HomeProtein ExpressionLeukotriene Receptors

Leukotriene Receptors

Leukotrienes (LTs) exist as two distinct classes, hydroxyacids (such as LTB4), and cysteinyl leukotrienes (such as LTC4, LTD4 and LTE4). Leukotriene receptors have been classified into BLT and CysLT types to signify this basic level of selectivity, but there is also heterogeneity within both classes. Thus, there are two subtypes of both BLT, termed BLT1 and BLT2, and CysLT, termed CysLT1 and CysLT2. There may also be further subdivision of CysLT receptors, but this remains to be confirmed. The classification into types and subtypes of LT receptor was based initially on functional data, using the natural agonists and a wide range of antagonists. While LTB4 may be regarded as a selective agonist at BLT receptors, and cysteinyl LTs are selective agonists at CysLT receptors, no subtype-selective agonist has been reported for BLT1 or either CysLT receptor. Furthermore, despite the availability of a plethora of antagonists at both BLT receptors and CysLT1 receptors, no selective antagonist has yet been reported for CysLT2 receptors. The only compound reported to exhibit antagonist activity at this receptor is the non-selective CysLT antagonist, BAYu9773. The evidence for further subdivision of CysLT receptors is that responses of human and porcine pulmonary artery to cysteinyl LTs are resistant to CysLT1 and CysLT2 antagonists.

BLT1, BLT2, CysLT1 and CysLT2 receptors have now all been cloned; the first was the human BLT1 receptor in 1999 from an HL-60 cell cDNA library, and shown to be a G protein-coupled receptor that had erroneously been identified as the P2Y7 purinoceptor. Interestingly, the promoter for the BLT1 receptor was later found to lie in the open reading frame of the gene for the BLT2 receptor. The CysLT1 and the CysLT2 receptors, both cloned in 2000, again proved to be members of the G protein-coupled receptor superfamily. LT receptors may couple, albeit not exclusively, via Gi to inhibit adenylate cyclase, and Gq/11 to modulate inositol phospholipid hydrolysis and calcium mobilization.

Studies variously using agonists, antagonists and gene deletion all suggest that LTs are important pro-inflammatory mediators, although the specific actions mediated by BLT and CysLT receptors are quite distinct. BLT receptors primarily mediate chemoattraction; BLT agonists being highly potent in the recruitment of neutrophils and to a lesser extent eosinophils to sites of inflammation. Like other chemotactic agents, such as fMLP, they also appear to induce the release of lysosomal enzymes and superoxide anion. BLT agonists appear to have no direct effects on smooth muscle, and although they have been shown to elicit a contraction of airway smooth muscle in the guinea pig, this effect appears to be secondary to phospholipase C-induced mobilization of arachidonic acid from membrane phospholipids, and subsequent prostanoid generation. Despite the association between BLT receptors and the activation of inflammatory cells, disappointing clinical findings suggest that selective BLT receptor antagonists are of limited use in the treatment of asthma.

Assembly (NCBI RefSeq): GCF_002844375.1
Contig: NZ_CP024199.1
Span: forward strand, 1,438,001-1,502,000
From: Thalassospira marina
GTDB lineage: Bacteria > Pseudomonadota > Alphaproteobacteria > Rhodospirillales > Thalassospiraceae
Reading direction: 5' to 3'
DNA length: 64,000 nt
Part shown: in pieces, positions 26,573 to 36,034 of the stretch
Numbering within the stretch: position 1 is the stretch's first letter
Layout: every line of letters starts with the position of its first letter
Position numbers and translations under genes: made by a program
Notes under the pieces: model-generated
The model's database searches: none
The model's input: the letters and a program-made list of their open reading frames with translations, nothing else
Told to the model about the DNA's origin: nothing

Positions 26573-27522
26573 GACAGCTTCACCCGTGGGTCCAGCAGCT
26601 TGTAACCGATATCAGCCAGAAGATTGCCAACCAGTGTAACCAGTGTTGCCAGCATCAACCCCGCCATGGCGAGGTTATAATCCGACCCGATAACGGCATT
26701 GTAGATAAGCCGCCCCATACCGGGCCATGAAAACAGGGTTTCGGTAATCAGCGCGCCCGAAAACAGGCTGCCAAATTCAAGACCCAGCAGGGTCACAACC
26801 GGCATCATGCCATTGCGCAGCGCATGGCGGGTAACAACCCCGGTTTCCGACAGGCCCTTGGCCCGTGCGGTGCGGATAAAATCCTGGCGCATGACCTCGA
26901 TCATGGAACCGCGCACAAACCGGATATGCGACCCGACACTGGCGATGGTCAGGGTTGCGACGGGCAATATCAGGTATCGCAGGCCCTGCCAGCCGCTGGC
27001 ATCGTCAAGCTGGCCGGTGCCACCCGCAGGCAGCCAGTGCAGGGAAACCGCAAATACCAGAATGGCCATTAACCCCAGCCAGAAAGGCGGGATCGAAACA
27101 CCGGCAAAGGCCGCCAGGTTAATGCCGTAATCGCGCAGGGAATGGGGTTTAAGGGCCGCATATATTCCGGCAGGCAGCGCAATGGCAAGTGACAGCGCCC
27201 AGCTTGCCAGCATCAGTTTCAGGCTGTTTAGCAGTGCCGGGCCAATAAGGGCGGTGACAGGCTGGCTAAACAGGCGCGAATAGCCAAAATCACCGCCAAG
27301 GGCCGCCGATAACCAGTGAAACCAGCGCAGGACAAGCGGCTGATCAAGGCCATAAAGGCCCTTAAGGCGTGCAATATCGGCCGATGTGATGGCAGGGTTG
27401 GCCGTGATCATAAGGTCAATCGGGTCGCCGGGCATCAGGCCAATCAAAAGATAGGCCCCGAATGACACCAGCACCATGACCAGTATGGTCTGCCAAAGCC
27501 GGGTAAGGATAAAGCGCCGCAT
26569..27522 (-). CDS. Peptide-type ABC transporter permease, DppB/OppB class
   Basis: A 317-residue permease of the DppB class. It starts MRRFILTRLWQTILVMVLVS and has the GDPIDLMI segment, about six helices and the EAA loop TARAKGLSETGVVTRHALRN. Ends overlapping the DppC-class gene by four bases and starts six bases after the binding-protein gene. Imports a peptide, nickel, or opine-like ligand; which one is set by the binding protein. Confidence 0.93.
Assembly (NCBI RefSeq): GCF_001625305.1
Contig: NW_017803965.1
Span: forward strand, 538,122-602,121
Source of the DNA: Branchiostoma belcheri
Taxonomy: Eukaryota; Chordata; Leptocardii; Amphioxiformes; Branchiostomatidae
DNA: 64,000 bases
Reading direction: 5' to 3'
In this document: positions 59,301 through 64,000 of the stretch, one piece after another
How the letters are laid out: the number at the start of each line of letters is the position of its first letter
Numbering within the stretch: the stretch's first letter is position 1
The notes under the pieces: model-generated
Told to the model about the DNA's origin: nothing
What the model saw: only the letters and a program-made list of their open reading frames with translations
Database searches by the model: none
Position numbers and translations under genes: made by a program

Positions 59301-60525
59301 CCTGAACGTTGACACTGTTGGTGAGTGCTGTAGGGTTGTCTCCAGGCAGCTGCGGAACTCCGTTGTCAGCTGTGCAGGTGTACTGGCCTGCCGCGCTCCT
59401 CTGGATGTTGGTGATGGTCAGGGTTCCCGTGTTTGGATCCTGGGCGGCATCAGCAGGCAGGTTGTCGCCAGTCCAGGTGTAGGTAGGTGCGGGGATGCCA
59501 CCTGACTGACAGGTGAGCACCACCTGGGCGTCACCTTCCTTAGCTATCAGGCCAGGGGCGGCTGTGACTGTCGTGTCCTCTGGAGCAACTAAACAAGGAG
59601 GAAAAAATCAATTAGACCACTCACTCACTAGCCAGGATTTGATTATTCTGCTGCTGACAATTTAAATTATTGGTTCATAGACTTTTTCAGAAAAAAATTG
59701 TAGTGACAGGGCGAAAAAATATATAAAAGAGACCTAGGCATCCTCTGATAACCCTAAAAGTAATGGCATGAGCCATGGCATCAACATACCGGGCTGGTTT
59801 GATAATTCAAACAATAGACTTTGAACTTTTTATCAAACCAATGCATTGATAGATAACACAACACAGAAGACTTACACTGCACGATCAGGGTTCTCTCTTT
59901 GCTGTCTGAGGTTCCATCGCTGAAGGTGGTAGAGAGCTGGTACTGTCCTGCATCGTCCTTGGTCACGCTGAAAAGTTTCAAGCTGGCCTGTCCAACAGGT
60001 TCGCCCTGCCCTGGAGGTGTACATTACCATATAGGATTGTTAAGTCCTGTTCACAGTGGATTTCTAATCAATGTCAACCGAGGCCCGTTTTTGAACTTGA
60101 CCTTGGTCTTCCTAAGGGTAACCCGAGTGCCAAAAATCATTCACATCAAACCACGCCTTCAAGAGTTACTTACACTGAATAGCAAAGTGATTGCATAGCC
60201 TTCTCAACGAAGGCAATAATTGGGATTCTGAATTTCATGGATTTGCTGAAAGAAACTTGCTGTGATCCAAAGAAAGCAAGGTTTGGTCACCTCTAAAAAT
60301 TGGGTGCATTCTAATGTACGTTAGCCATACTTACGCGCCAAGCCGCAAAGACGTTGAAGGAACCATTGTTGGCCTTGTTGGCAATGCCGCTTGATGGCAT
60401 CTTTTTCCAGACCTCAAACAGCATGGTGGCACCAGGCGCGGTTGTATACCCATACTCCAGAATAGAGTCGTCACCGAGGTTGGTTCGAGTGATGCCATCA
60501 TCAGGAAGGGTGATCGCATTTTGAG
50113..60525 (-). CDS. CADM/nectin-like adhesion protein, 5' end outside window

CysLT receptors mediate a range of other pro-inflammatory effects, such as constriction of airways and vascular smooth muscle, increased endothelial membrane permeability, leading to plasma exudation and edema, and an enhanced secretion of thick, viscous mucus. The cysteinyl LTs have been implicated in various inflammatory diseases, notably asthma. It is believed that the adverse effects observed with non-steroidal anti-inflammatory agents (cyclo-oxygenase inhibitors) in conditions such as asthma and inflammatory bowel disease result at least in part from an enhancement of LT release through the removal of a prostanoid-induced suppression. The development of potent, long acting, orally active CysLT receptor blocking drugs, such as zafirlukast, montelukast, and pranlukast, has provided evidence for a role of CysLT receptors in asthma; these compounds now being increasingly regarded as useful additions to the therapeutic armory in the treatment of this disease.

The Table below contains accepted modulators and additional information. For a list of additional products, see the "Similar Products" section below.


a) BAYu9773 has been reported to demonstrate partial agonist activity at recombinant CysLT2 receptors.

b) Affinity for BLT2 receptors not reported.


BAYu9773: 6(R)-(4′€™-Carboxyphenylthio)-5(S)-hydroxy-7(E),9(E),11(Z),14(Z)-eicosatetraenoic acid
BAYx7195: (4S)-[4-Carboxyphenylthio]-7-[4-(4-phenoxybutoxy)-phenyl]-hept-5-(z)-enoic acid
CGS23131: 5-(3-Carboxybenzoyl)-2-((6-(4-methoxyphenyl)-5-hexenyl)oxy)benzenepropanoic acid
CGS25019C: 4-(5-[4-{Aminoiminomethyl}phenoxy]-pentoxy)-3-methoxy-N,N-bis(1-methylethyl)-benzamide-(Z)-2-butenedioate
CP-105696: (+)-1-(3S,4R)-[3-(4-Phenyl-benzyl)-4-hydroxy-chroman-7-yl] cyclopentane carboxylic acid